The Common Platform Enumeration (CPE) of the dependency is determined, and the result is assigned a level of confidence. This level of confidence is based on the lowest confidence rating of the evidence used. The identified CPE is recorded in the Lucene Index and subsequently cross-checked against the Common Vulnerabilities and Exposures (CVE) entries in the National Vulnerability Database (NVD), a free-to-use database of known information-security vulnerabilities.

Dependency-Check automatically updates itself with the NVD data as soon as it is run. These updates ensure that the reports show only the most recent data.

The results are compared and made available in various formats like HTML, XML, CSV, and JSON for developers to take appropriate action. However, the Dependency-Check tool doesn’t take the context of your dependencies when reporting the vulnerability scores. So, developers must verify if the vulnerability exposes their code.

Here is a list of the Analyzers currently available as part of the Dependency-Check tool.

11 Different File Type Analyzers

The tool contains the following analyzers, each of which is able to scan a specific type of file:

  • Archive – extracts and scans archive content
  • Assembly – needs .NET framework or Mono runtime
  • Jar – scans archive manifest metadata, and Maven Project Object Model files
  • RetireJS – examines JavaScript files
  • Node.js – gathers a bill-of-materials after parsing a package.json
  • Node Audit – requires internet access and uses APIs to expose vulnerable node.js libraries
  • NugetConf – parses specification XML using XPath
  • Nuspec – parses specification XML using XPath
  • OpenSSL – parses OPENSSL_VERSION_NUMBER macro definition
  • OSS Index – similar to Node Audit, it uses internet to use APIs and report vulnerabilities not listed in the NVD
  • Ruby bundler-audit – responsible of executing bundle-audit reports and adding the results in final report

 Experimental Analyzers

Dependency-Check offers several experimental analyzers, which are still in development and thus might generate a large number of false positives and false negatives.

  • Autoconf – scans project configuration files for AC_INIT metadata
  • CMake – extracts project initialization and version setting commands
  • CocoaPods – Scans specification file to extract dependency information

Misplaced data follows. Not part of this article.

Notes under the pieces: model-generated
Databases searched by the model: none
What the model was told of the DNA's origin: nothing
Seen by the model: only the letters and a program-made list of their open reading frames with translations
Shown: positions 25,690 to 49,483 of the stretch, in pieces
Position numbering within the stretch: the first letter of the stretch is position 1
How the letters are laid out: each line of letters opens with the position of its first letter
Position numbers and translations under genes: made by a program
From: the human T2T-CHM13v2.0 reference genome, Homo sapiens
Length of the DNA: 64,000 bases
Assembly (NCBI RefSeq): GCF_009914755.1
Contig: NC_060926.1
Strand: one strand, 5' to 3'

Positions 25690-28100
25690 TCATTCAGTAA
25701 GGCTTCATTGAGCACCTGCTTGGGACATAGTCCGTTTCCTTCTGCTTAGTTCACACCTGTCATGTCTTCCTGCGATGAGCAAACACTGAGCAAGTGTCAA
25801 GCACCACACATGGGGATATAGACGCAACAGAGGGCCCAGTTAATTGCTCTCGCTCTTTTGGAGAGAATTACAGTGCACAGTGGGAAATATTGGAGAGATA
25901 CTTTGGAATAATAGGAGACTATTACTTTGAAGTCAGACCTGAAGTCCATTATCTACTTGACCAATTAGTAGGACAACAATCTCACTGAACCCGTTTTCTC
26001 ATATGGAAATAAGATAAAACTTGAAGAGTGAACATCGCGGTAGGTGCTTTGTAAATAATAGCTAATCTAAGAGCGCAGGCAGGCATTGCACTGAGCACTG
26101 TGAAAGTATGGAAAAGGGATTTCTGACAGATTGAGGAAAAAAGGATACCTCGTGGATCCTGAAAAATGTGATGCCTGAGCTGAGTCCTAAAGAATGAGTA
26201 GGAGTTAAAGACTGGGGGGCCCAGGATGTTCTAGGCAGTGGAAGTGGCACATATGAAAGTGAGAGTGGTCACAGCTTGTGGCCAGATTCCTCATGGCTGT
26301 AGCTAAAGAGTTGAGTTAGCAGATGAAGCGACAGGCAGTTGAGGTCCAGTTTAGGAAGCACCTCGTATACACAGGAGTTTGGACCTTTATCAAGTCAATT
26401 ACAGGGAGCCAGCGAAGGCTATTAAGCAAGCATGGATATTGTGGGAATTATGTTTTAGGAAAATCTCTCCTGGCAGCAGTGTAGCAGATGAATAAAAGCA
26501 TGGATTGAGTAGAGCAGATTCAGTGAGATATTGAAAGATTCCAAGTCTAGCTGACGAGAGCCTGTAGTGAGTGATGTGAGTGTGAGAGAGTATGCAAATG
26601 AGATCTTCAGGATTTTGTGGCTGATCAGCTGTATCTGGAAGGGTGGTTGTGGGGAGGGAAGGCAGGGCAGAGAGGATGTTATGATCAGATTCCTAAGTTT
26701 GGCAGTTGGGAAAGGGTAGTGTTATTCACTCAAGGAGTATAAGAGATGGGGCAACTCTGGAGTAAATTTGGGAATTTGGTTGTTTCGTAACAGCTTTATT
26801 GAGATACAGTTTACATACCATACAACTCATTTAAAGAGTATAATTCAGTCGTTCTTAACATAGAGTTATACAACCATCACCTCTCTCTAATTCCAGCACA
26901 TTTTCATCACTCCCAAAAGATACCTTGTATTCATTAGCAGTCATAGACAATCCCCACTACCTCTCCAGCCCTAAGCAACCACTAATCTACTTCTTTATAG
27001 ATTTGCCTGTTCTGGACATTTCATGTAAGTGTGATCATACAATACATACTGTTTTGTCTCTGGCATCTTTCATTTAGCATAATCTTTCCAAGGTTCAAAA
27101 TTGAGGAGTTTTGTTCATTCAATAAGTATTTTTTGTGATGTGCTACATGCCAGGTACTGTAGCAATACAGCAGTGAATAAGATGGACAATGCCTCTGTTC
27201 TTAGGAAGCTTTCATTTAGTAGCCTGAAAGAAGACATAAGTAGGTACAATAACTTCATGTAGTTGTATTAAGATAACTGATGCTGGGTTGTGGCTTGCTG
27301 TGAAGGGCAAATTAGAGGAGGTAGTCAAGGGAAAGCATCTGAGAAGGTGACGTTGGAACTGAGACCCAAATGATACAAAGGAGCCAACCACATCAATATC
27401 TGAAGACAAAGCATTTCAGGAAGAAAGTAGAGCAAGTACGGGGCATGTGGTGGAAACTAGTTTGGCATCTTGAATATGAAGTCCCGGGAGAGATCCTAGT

• Composer Lock – Extract exact version of dependencies by parsing PHP Composer Lock files
  • Go lang mod – Determines dependencies used
  • Go lang dep – Parses dependency file directly from the lock file
  • PE Analyzer – Obtains dependency information from PE Headers
  • Python – Scans Python source files for setuptools metadata
  • Pip: Regex – Scans Python Pip requirements.txt files
  • Ruby Gemspec – Scans Gemspec initialization blocks for metadata
  • SWIFT – analyzes Swift package file

Dependency-Check Report

Dependency-Check provides the following data in its report about vulnerabilities it discovers:

  • Dependency – filename of the dependence scanned
  • CPE – Common Platform Enumeration identifiers
  • CVE Count – number of associated CVEs
  • CPE Confidence – reliability of CPE identified
  • Evidence count – data extracted from dependency that was used to identify CPE

Dealing with False Positives and False Negatives

Once developers receive the report after the dependency check, they need to verify if the CPE was identified correctly by identifying false positives and false negatives.

False Positives

The Dependency-Check methodology is likely to raise false positives in the reports, which can be suppressed using the suppress button next to each CPE identified in the HTML report. By clicking the button, you can copy the XML into a suppression XML file. This helps Dependency-Checks avoid the false positives in future scans.

False Negatives

To identify false negatives, you can use the ‘Display: Showing Vulnerable Dependencies’ feature to review the dependencies that do not have a CPE match. Upon identifying a vulnerable dependency without a CPE match, you can create evidence to determine the CPE.

Once developers address the false positives and false negatives, they need to review if the identified CVEs are vulnerable to their software environment. However, one key thing to note is even if a CPE is found multiple times, the report will list it only once. This offloads the responsibility onto the developers to determine the locations where vulnerability mitigation is needed.